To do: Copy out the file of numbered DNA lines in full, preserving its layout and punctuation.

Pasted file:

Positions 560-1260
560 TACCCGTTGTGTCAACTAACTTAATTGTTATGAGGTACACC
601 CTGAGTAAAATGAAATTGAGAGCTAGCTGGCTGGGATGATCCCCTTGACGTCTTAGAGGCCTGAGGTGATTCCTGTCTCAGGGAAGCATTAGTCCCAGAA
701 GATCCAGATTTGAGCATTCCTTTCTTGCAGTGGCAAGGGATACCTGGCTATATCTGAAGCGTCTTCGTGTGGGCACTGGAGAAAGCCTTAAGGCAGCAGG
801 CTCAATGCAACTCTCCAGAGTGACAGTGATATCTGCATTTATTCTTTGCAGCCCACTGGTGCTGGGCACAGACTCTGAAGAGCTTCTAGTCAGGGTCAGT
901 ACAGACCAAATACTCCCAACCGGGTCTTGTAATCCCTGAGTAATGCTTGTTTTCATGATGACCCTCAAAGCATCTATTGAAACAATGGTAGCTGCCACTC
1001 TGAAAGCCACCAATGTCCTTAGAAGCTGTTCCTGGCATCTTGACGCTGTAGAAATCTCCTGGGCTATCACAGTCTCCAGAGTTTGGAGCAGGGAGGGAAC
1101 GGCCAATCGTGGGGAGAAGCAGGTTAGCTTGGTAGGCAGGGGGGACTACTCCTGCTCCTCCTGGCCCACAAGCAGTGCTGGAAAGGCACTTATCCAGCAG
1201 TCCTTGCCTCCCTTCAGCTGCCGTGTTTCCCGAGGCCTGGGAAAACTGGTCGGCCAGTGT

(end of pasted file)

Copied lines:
Positions 560-1260
560 TACCCGTTGTGTCAACTAACTTAATTGTTATGAGGTACACC
601 CTGAGTAAAATGAAATTGAGAGCTAGCTGGCTGGGATGATCCCCTTGACGTCTTAGAGGCCTGAGGTGATTCCTGTCTCAGGGAAGCATTAGTCCCAGAA
701 GATCCAGATTTGAGCATTCCTTTCTTGCAGTGGCAAGGGATACCTGGCTATATCTGAAGCGTCTTCGTGTGGGCACTGGAGAAAGCCTTAAGGCAGCAGG
801 CTCAATGCAACTCTCCAGAGTGACAGTGATATCTGCATTTATTCTTTGCAGCCCACTGGTGCTGGGCACAGACTCTGAAGAGCTTCTAGTCAGGGTCAGT
901 ACAGACCAAATACTCCCAACCGGGTCTTGTAATCCCTGAGTAATGCTTGTTTTCATGATGACCCTCAAAGCATCTATTGAAACAATGGTAGCTGCCACTC
1001 TGAAAGCCACCAATGTCCTTAGAAGCTGTTCCTGGCATCTTGACGCTGTAGAAATCTCCTGGGCTATCACAGTCTCCAGAGTTTGGAGCAGGGAGGGAAC
1101 GGCCAATCGTGGGGAGAAGCAGGTTAGCTTGGTAGGCAGGGGGGACTACTCCTGCTCCTCCTGGCCCACAAGCAGTGCTGGAAAGGCACTTATCCAGCAG
1201 TCCTTGCCTCCCTTCAGCTGCCGTGTTTCCCGAGGCCTGGGAAAACTGGTCGGCCAGTGT